1. See the positives in being back
Remember that travelling wasn’t always a laugh a minute. What about the time your bag got nicked along with your passport and bank cards? How does your bedroom compare with that dorm in the hostel from hell? Then there was getting lost in a town with incomprehensible street signs, and being scammed the minute you stepped off the plane…
Now that you’re home, getting things done is miraculously easy: trips to the bank and the doctor’s are a breeze. Depending on where you’ve returned from, the pavements may seem exceptionally clean, the roads much safer, and – joy of joys – there’s decent wifi. Buying food is also straightforward – you don’t have to barter and it’s unlikely you’ll accidentally buy chickens’ feet.
2. Seek a new challenge
This is one of the best ways to get out of an apparent rut, as focusing on the next opportunity will help you to look forward. For example, look for a new job or enrol on a course. It could be something as simple as challenging yourself to get fit or learning a new recipe every week.
3. Avoid being a travel bore
“When I was in Dubai…” and “These kale crisps aren’t a patch on the deep-fried locusts I ate in Myanmar.” Oh how easily the nostalgic phrases trip off the tongue. You wish you could stop: you’ve become a traveller parody and you know it. Even so, it’s frustrating when you’ve just had some life-changing experiences and no-one seems remotely interested.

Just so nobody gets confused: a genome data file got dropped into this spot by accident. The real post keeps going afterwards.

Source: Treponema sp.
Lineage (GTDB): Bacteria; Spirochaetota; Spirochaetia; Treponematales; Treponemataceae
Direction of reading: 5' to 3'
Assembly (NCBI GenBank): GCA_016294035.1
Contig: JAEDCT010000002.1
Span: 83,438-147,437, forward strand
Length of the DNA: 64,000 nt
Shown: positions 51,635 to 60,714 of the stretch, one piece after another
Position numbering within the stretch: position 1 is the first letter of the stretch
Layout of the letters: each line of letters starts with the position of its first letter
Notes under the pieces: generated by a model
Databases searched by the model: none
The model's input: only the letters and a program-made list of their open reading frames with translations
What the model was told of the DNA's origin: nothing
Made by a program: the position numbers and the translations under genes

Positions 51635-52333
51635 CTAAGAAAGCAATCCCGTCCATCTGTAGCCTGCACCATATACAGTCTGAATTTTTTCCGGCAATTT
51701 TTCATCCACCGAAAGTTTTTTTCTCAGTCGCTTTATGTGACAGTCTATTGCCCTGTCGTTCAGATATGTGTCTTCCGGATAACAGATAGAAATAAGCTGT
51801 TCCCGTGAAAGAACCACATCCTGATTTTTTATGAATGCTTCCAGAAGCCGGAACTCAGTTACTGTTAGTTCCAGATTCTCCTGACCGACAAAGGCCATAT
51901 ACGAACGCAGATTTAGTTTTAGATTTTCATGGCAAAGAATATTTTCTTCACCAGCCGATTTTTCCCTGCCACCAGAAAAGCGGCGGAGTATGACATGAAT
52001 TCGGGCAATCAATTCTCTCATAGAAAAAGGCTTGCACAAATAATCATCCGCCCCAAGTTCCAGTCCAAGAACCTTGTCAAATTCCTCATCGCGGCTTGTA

One way around this is to write a travel blog. You’ll get all the stories out of your system, plus all your friends and family can share the adventure while you’re living it – and it’s up to them if they choose to read it. This means that when you come home you can relax and enjoy hearing other people’s stories rather than bombarding them with recollections.
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4. Keep your up-for-it attitude alive
Why is it that when you’re abroad, you’ll do things you’d never dream of doing back home? Like bungy jumping or mountain biking. If it made you feel so good, why stop now? So, book a paragliding session, climb a mountain or join an aerial yoga class if you want to.
There are plenty of less active alternatives, of course. For example, you could sign up for an evening class (maybe learn the bongos properly so you can hold your own the next time you’re on that beach in Thailand?). Start volunteering – it’s not something you only do abroad. If you’re feeling sociable, you could find a social group via Meetup.com, or even take in – you’ll get to meet people from all over the world and bring that friendly hostel way of life to your own home.